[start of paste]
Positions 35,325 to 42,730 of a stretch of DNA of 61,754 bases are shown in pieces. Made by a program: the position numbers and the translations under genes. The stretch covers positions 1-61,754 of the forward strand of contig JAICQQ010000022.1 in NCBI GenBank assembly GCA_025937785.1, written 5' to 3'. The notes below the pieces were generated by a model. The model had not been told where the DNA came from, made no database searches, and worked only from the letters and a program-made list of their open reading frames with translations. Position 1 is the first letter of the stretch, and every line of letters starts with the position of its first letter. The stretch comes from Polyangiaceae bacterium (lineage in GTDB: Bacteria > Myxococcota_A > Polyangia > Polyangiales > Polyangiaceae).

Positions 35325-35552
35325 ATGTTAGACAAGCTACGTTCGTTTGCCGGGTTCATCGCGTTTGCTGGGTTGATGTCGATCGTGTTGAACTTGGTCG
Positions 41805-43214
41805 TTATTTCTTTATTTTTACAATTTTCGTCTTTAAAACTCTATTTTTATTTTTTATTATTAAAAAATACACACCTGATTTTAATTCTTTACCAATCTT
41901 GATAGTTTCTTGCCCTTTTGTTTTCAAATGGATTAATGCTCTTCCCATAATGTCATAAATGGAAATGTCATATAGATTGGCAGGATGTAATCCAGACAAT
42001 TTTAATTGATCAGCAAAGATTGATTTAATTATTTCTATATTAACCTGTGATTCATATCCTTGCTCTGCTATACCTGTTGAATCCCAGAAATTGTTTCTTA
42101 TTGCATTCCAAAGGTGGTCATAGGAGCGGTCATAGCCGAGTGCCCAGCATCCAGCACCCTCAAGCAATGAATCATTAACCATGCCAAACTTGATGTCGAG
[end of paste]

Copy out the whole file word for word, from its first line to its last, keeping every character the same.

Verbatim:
Positions 35,325 to 42,730 of a stretch of DNA of 61,754 bases are shown in pieces. Made by a program: the position numbers and the translations under genes. The stretch covers positions 1-61,754 of the forward strand of contig JAICQQ010000022.1 in NCBI GenBank assembly GCA_025937785.1, written 5' to 3'. The notes below the pieces were generated by a model. The model had not been told where the DNA came from, made no database searches, and worked only from the letters and a program-made list of their open reading frames with translations. Position 1 is the first letter of the stretch, and every line of letters starts with the position of its first letter. The stretch comes from Polyangiaceae bacterium (lineage in GTDB: Bacteria > Myxococcota_A > Polyangia > Polyangiales > Polyangiaceae).

Positions 35325-35552
35325 ATGTTAGACAAGCTACGTTCGTTTGCCGGGTTCATCGCGTTTGCTGGGTTGATGTCGATCGTGTTGAACTTGGTCG
Positions 41805-43214
41805 TTATTTCTTTATTTTTACAATTTTCGTCTTTAAAACTCTATTTTTATTTTTTATTATTAAAAAATACACACCTGATTTTAATTCTTTACCAATCTT
41901 GATAGTTTCTTGCCCTTTTGTTTTCAAATGGATTAATGCTCTTCCCATAATGTCATAAATGGAAATGTCATATAGATTGGCAGGATGTAATCCAGACAAT
42001 TTTAATTGATCAGCAAAGATTGATTTAATTATTTCTATATTAACCTGTGATTCATATCCTTGCTCTGCTATACCTGTTGAATCCCAGAAATTGTTTCTTA
42101 TTGCATTCCAAAGGTGGTCATAGGAGCGGTCATAGCCGAGTGCCCAGCATCCAGCACCCTCAAGCAATGAATCATTAACCATGCCAAACTTGATGTCGAG